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The Health Care Fight Turns Literal

President Donald Trump’s extended foreign tour went smoothly on Wednesday, but back in the states his party’s efforts to repeal and replace Obamacare had a bumpier ride. The Congressional Budget Office issued a report that the bill recently passed by the House of Representatives would result in 23 million fewer Americans having health insurance, a Fox News poll confirmed all the other polls showing that the bill was already unpopular with the public, and the Republican candidate in today’s special congressional election in Montana apparently wound up taking his frustrations out by body-slamming a reporter.
The body-slamming got the most media attention, of course, but even those stories required some mention of the CBO score and the bad polls to provide the context. Although the state-wide district has been an easy win for the Republican the past 20 years, this is not at all a usual year and the race has been close enough to draw reporters from all sorts of places in anticipation of an upset with national implications. Democratic candidate Ron Quist, a 69-year-old singing cowboy with a troubled financial history he attributes to some pesky health expenses, has lately tightened the race by stressing his opposition to that unpopular House bill. Republican candidate Greg Gianforte, a New Jersey transplant who got rich with a software company, has been steadfastly opposed to the unpopular Obamacare law but noticeably less steadfast about where he stands on that even more unpopular House bill.
Which helps some to explain what happened when a reporter from the unabashedly-liberal-even-by-British-standards The Guardian newspaper walked to up to Gianforte wielding a tape recorder microphone and asking about that brand new CBO score. At that point, so far as we can tell from the reporter’s audio recording and the eyewitness testimony of several other journalists and Gianforte’s own self-serving account, Gianforte declined to answer, the reporter persisted, Pianoforte continued to declined, the reporter continued to persist. After a few moments of this, it seems, Gianforte grabbed the reporter’s neck with both hands and slammed him into the ground, then began punching.
On the audio recording Gianforte is clearly heard at that point shouting “I’m sick and tired of you guys. The last guy that came in here did the same thing. Get the hell out of here. Get the hell out of here. The last guy did the same thing. Are you with The Guardian?” The reporter admitted he was from The Guardian and complained that his glasses had been broken, Gianforte reiterated his demand that he get out, and the reporter stated his intention to call the local police. As a criminal matter it’s now in the hands of the local authorities, so we’ll not comment on that, but as a political matter we will say that it’s not the kind of publicity a candidate hopes for on election eve in a tight race.
In a state that is red on both the electoral map and the back of the neck it might be worth trying to blame it all on that liberal media, especially when it’s some pesky Brit from a left-by-British-standards rag such as The Guardian, but in this case the eyewitnesses to the events were a crew from Fox News, which is not known for its liberal bias, and confirmed every detail of the reporter and his audiotape’s account what happened. There are bound to be a few Republicans in Montana who will relish a smart-alecky reporter from that far back east getting his rightful comeuppance, but there are bound to be even more Montana Republicans who are embarrassed by it.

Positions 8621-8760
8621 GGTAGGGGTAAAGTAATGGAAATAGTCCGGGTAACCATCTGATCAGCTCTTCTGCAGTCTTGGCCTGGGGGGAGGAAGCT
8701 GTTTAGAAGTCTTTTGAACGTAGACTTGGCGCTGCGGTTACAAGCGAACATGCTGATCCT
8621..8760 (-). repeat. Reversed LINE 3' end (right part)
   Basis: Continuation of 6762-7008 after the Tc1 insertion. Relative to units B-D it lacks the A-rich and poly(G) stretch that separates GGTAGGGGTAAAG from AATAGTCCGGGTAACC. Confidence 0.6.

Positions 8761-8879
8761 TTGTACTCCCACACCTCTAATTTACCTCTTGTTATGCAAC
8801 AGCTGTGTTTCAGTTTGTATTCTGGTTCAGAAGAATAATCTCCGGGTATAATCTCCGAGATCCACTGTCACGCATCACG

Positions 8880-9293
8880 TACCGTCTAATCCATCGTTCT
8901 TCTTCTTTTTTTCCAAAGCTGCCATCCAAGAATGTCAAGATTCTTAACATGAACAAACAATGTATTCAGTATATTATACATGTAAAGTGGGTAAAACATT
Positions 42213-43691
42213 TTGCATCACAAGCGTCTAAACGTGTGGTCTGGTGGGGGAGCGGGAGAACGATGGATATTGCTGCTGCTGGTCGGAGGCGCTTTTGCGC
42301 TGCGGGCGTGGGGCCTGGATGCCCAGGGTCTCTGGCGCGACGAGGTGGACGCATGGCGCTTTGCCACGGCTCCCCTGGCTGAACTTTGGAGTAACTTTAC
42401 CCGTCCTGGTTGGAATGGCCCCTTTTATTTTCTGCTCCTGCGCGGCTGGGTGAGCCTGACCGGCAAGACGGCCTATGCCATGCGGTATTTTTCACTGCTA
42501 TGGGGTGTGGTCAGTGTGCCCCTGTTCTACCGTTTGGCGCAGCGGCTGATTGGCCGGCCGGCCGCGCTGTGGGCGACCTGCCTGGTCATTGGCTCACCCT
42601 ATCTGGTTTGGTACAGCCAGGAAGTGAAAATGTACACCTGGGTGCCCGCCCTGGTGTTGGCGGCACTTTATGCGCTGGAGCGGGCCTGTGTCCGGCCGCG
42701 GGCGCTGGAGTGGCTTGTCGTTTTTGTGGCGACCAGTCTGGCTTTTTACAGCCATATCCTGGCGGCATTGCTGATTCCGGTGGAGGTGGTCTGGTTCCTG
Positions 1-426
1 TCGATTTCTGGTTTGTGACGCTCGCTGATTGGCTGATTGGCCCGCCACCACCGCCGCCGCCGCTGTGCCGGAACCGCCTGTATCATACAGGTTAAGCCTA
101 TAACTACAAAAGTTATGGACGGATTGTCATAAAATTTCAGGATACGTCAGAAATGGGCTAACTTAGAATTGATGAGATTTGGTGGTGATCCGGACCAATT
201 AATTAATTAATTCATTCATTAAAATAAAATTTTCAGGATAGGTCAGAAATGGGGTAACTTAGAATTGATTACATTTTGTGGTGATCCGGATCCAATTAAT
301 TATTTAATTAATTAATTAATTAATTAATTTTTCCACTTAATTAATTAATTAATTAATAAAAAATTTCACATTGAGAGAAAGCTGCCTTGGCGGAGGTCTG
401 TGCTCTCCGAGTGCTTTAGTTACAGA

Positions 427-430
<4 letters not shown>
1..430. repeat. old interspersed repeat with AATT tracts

Montana’s a reliably red state, though, and this might yet prove another tantalizingly close call for the Democrats in this unusual year. They do things different up in Montana, such as holding special elections on a Thursday, instead of Tuesday as God intended, and given the long rides into town that most Montanans have there are some unusually lenient early voting laws. An estimated 62 percent of the votes that will be cast in a typically low-turnout special election have already been made, before that CBO score or Pianoforte’s alleged body slammed hit the news, and unless they’re paying attention to their local news or the international internet buzz the rest might go to the polls without having heard about it. Some of those who do might decide to reluctantly vote for Gianforte anyway, and they’ve probably been following the race closer than we have.
Even if the Republicans eke out another unusually close win in a reliably red district, though, they should remain calmly nervous. They won the special election here in our Kansas Fourth District by seven points, but that’s a jarring drop from the customary 30-point-plus blowouts of recent decades, and at this point the really big special election this June in that mostly-white-and-educated-and-upper-income Georgia district in suburban Atlanta that used to elect Newt Gingrich the Democrat is ahead in all the polls on his anti-hour bill platform. Given that all these districts went Republican by comfortable margins just last November, Republicans must ask themselves what’s happened since then.
The special election in Kansas was held because Rep. Mike Pompeo was tabbed as Central Intelligence Agency director, in Montana it was because Rep. Ryan Zinke was promoted to Secretary of Interior, and that Georgia seat’s open because Rep. Tom Price was promoted to Secretary of Health and Human Services, so in each case the Grand Old Party was running candidates with lesser credentials. All politics really is local, too, and we’ll freely admit we’re not au courant on what’s going on in rural Montana and suburban Atlanta. Still, the trend seems to be that the Democrats hate Trump more than the Republicans love him, and that the repeal-and-replace bill the House passed is even more unpopular than Obamacare, which takes some doing.